Colin C. Pritchard, MD, PhDDr. Pritchard works in the Department of Laboratory Medicine of UW Medicine, where he has helped develop UW-OncoPlex, an important test that benefits Seattle Cancer Care Alliance patients.
Colin C. Pritchard, MD, PhD
Dr. Pritchard's Resume
- Assistant Professor, Laboratory Medicine, University of Washington School of Medicine
- Associate Director, Clinical Molecular Genetics Laboratory, UW Medicine
Cancer molecular diagnostics development for precision medicine and microRNA as blood-based biomarkers
Education And Training
- Medical Education (MD & PhD): University of Washington School of Medicine
Read more about Dr. Pritchard's work at the University of Washington.
Dr. Pritchard's Story
For many cancer patients, one of the most important members of their treatment team is a doctor they will probably never meet: Colin C. Pritchard, MD, PhD. Dr. Pritchard works in the Department of Laboratory Medicine of UW Medicine, where he has helped develop an important test that benefits Seattle Cancer Care Alliance (SCCA) patients.
The test is called UW-OncoPlex. It allows oncologists to see which specific genetic mutation is causing a patient’s cancer. Armed with this diagnostic information, oncologists can then prescribe the treatment that is known to work best against that particular subtype of cancer. In this way, UW-OncoPlex can sometimes help spare patients from suffering the side effects of unnecessary treatments. And it enables oncologists to deploy the most effective agent before the cancer has additional time to grow.
A life-long quest
Dr. Pritchard’s interests grew naturally from his personal experiences with cancer. One of his grandfathers suffered from prostate cancer; the other died of leukemia. His father had metastatic prostate cancer for 15 years, and was also a colon cancer survivor before he passed away in 2008. And two of Dr. Pritchard’s cousins were diagnosed with breast cancer at a young age. “Clearly there’s a cancer predisposition in my family,” he reflects. “It weighed on my mind and influenced my decision to go to medical school.”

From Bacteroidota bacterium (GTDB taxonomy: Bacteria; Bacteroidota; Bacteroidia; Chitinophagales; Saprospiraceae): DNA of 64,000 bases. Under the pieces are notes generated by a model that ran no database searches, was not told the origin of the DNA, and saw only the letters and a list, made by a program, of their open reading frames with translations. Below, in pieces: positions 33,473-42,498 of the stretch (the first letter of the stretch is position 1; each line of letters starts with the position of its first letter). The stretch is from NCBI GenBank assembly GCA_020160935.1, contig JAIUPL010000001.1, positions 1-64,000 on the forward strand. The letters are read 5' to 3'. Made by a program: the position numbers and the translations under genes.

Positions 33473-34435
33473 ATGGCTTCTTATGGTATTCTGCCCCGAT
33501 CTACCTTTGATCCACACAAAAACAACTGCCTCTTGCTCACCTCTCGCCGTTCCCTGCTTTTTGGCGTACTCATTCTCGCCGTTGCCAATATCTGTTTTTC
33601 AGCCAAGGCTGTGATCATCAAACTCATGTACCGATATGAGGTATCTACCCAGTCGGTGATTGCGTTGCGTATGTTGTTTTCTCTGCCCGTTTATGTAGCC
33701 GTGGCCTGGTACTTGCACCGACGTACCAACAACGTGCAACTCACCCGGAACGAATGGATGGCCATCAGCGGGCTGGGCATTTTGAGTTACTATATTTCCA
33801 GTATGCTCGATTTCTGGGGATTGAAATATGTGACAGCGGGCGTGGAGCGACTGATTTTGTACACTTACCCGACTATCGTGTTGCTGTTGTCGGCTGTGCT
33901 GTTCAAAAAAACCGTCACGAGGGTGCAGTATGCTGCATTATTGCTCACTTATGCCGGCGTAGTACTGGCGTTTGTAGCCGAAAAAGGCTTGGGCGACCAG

Dr. Pritchard enrolled in University of Washington’s demanding Medical Scientist Training Program, which resulted in both PhD and MD degrees—after nearly a decade of study.
A clarifying moment occurred early in the program, in 2000. Dr. Pritchard attended a lecture by Dr. Steve Friend, who at the time was co-director of an advanced drug discovery institute at Fred Hutchinson Cancer Research Center. “I got really excited,” Dr. Pritchard recalls. “He spoke about finding molecular signatures that could differentiate between types of breast cancer. It was the first time I'd heard of anything like that. That lecture influenced the whole direction of my career: I knew that developing this kind of precision approach to diagnosing cancer was exactly what I wanted to do.”
Another life-changing event occurred around that time. Dr. Pritchard met his wife-to-be, Heather Cheng. She was also a student in the Medical Scientist Training Program, and also interested in treating cancer patients. Today, her area of focus is on the disease that has played such a prominent role in Dr. Pritchard’s family history—prostate cancer.
Today, Heather Cheng, MD, PhD is a medical oncologist at SCCA, known for her great rapport with patients. “At home,” says Dr. Pritchard, “we have this back and forth where I'm on the lab side and she's on the clinical side with patients. We complement each other really well.”
Tinkering in the garage